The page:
Harroun Talks Race Craft - 1910

This attached article first appeared in the May 2, 1910 Indianapolis Star. The article features an interview with driver Ray Harroun who was riding high after some stout results in 1909 and fesh from starring as the dominant performer at the April 7 - 18 Playa Del Rey board speedway race meet.
The article is a gem as Harroun describes his philosophy of race craft that would eventually earn him a kind of immortality as the first winner of the storied Indianapolis 500. Harroun's comments reveal a man brimming with confidence.
"My cars are in fine shape and I never felt better in my life. My recent wins at the motordrome in Los Angeles have simply given me a greater appetite for what I expect to do at the greater meets of Atlanta and the national championship meet at the Indianapolis Motor Speedway."
The article also illustrates the meteoric rise of the Brickyard as America's top racing facility boasting its most coveted trophies. The track was not even a year old and yet it had established itself as America's premier auto racing facility in a burgeoning age. What a great testimony to the true leadership of the facility's founders. Again, Harroun comments:
"The Indianapolis Motor Speedway is the spot that I have set my highest hopes on. Why, do you know what the May 30 championship meet means to me? It means that to win a race on that date carries with it the honor of being the champion of the the United States for 1910. This will be my first championship race and I am doing my motordrome and Atlanta work simply as preparation for the greater meet to take place here."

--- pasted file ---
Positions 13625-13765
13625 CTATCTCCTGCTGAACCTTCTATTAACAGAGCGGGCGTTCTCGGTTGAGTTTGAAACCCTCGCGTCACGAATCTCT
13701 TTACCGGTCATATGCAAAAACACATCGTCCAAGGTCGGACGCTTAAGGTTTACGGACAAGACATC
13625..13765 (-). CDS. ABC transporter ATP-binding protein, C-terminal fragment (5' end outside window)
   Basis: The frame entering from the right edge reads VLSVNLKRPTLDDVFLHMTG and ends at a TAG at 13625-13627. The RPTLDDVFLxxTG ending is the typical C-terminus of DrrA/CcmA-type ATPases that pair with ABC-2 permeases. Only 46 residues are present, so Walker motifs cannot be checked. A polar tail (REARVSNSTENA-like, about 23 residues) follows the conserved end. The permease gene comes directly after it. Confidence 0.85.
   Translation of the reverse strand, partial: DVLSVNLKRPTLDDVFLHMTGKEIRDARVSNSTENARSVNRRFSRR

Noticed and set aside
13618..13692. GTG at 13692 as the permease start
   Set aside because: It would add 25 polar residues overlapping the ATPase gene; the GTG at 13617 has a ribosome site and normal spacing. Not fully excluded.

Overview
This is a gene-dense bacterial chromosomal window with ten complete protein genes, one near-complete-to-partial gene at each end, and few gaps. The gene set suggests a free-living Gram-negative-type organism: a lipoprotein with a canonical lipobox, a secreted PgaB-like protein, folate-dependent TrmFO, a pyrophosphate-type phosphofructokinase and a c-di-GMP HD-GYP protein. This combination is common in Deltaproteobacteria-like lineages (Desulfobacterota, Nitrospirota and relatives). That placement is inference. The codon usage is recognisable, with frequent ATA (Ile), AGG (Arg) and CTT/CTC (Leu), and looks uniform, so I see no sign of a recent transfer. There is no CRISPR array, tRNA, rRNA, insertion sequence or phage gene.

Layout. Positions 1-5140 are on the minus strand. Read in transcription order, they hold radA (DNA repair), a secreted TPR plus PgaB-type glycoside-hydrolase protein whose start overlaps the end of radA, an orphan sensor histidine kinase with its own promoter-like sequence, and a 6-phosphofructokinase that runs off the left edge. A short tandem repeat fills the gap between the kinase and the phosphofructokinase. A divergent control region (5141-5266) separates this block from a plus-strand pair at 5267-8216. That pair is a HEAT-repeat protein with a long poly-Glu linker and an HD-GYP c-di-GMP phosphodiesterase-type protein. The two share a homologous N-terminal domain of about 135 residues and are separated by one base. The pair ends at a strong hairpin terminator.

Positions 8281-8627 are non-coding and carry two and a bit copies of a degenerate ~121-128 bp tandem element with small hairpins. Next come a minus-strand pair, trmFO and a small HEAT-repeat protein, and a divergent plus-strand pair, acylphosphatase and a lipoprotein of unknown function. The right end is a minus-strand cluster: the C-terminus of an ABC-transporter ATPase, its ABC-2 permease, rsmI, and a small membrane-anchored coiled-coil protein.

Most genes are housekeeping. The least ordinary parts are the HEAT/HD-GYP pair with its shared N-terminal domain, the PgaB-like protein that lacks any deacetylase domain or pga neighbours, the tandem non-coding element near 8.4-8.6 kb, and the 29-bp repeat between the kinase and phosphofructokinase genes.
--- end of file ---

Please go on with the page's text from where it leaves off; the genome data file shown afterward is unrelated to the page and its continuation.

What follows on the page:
Check out this next quote as the driver explains his philosophy of race strategy:
"A driver to drive a conservative race must be a perfect judge of distance and pace. He must be able to judge the speed of his car to the smallest fraction of a second to the mile. He must also have a perfect knowledge of his motor. He must use good judgment in placing his various rivals, also the distance he is gaining or losing them. He must know his motor and its action under every condition. The average man who watches a race figures that the driver has his car out to its limit and that winning all depends on just how well the car will stand the strain. This is all wrong, for various reasons. A driver must win with his skill as well as with the car. A good driver without a good car will never win and a good car with a poor driver also suffers. Team work is a great factor to contend with. I never use team work to defeat a rival, but it often has been used against me."
We can assume that by "teamwork" Harroun means that one driver on a team might be instructed by his managers to inhibit a competitor's pace while his teammate surges ahead. Most importantly, though, Harroun stresses that a driver must think through the variables affecting his machine's performance and access the wisdom of the choices his rivals are making during the race.
The car's durability, fuel supply and the condition of his tires are considerations Harroun identifies. Much of this is what comes into play today during a race, but with radio communication and other telemetric technology the driver largely takes direction from his or her crew. In Harroun's time these assessments and judgment calls rested primarily on the driver's shoulders.
Harroun's "thinking man's" conservative approach is illustrated in the closing quote to the article. Understand that this is exactly the approach he took to winning the first Indianapolis 500.
"In the last half a dozen races I have won I have gone through without a stop. In fact, it has been the ability of my cars to go through races without a stop that has often encouraged other teams to resort to the teaming methods, which, while perfectly fair, work a hardship against the driver who is the butt of this attack so it requires more than the ability of the car to stand the strain to win the race."
As an aside: the iconic "Marmon Wasp" was being developed at the time this article was written.

HarrounAtlanta050210.pdf686.76 KB